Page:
What advice would you give to young entrepreneurs as they begin their careers and hope to create the next great company?

I would say, dream big, work hard, and persevere. You must have that vision to work towards. Only you can choose to work hard to make your dream happen. There will be various obstacles along the way and you may stumble or fall. However, the only way to move forward is to pick yourself up, learn from the experience, and not repeat the same mistake.

How would your senior executives describe your management style?

My approach is very hands-on and I am involved in the day-to-day operations of the company. We have a flat structure so decisions can be made quickly.

I drive my senior executives hard. At various times, I’ve been described as a tyrant and a pressure cooker. But opportunities don’t wait for you; you have to seize them.

While impatient by nature, I can be patient for success. I am willing to wait for results from the new markets that we are venturing into. However, I tell my people very clearly that I am intolerant with doom and gloom, and pessimism. It is defeatist to say that something cannot be done when you have not even tried.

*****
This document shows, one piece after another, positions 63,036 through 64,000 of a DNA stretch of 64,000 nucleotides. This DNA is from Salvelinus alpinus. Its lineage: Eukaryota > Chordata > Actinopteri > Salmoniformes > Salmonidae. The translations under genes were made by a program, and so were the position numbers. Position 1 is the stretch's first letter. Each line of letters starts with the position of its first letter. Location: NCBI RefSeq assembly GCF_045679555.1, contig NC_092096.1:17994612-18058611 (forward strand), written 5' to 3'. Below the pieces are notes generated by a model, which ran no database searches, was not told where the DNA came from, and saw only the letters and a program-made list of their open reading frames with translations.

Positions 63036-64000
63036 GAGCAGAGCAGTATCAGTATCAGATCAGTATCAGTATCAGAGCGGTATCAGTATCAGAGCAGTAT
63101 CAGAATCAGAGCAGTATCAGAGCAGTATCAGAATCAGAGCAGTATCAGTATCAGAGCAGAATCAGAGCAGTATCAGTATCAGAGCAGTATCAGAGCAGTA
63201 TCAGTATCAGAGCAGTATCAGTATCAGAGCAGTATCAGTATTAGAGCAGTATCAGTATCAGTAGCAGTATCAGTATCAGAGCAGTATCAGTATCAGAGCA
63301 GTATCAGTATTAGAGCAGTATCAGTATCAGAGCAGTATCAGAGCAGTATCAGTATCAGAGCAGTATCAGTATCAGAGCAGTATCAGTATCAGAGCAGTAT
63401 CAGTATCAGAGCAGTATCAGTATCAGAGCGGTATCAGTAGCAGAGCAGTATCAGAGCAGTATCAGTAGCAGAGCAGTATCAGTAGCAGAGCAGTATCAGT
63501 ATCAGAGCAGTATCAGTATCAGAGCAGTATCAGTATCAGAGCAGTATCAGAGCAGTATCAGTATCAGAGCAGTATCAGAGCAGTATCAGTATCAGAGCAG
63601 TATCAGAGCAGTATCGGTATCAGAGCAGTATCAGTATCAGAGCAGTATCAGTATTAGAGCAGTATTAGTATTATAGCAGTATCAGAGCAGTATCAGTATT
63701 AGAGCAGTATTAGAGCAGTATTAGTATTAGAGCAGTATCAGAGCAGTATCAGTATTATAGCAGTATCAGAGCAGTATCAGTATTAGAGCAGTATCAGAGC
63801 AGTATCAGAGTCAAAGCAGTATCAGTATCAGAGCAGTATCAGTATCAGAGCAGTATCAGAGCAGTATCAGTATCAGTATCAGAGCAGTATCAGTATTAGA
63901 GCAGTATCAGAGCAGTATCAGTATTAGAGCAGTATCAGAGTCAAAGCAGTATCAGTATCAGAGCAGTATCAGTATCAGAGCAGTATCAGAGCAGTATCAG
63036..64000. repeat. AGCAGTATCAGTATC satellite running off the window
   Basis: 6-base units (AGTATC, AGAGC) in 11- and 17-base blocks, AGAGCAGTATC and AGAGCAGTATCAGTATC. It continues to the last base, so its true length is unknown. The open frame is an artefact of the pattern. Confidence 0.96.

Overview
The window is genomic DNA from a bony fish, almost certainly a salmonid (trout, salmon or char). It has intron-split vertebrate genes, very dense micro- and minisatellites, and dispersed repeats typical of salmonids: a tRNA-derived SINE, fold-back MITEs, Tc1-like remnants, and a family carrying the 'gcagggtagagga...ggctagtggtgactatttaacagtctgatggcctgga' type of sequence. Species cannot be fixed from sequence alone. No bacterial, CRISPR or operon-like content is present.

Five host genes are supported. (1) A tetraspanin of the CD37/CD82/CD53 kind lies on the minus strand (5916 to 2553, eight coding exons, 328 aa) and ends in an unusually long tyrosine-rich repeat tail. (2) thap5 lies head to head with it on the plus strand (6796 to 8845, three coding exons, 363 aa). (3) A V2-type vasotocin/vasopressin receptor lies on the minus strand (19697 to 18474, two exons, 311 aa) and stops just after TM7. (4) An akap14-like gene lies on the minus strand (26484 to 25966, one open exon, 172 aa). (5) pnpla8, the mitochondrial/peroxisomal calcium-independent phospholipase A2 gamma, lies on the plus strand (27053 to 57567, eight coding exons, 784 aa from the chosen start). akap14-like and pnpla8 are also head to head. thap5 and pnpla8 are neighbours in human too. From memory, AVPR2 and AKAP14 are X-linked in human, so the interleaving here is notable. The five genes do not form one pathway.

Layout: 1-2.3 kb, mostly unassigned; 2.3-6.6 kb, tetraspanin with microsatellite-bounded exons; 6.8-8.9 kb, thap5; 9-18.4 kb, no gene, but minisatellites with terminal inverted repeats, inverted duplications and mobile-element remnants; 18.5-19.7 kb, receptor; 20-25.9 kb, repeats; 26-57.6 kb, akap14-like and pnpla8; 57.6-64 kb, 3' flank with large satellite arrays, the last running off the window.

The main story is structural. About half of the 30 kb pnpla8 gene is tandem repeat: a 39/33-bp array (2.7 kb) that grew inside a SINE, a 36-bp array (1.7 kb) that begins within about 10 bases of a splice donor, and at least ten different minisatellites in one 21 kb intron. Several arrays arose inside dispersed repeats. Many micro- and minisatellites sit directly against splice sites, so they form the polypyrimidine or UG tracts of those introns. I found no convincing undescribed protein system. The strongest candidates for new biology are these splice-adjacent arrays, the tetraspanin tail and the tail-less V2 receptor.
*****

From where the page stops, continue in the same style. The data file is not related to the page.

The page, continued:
What are your priorities for Hyflux as you look to the future?

A key priority is to steer our group through this downturn and to emerge stronger for it. We will continue to drive operational excellence in all aspects of our business and operations. With our expanding portfolio of water projects across the world, we will need to manage our assets more efficiently and to create higher returns for our group.

We will continue to focus on our key markets in Asia, particularly Singapore, China, and India. The MENA countries remain long-term compelling markets for us due to their fundamental need for water. We are also exploring opportunities in South America and Europe. Over the long term, we see ourselves becoming a truly global MNC, and as our vision states, “to be the leading company the world seeks for innovative and effective environmental solutions”.•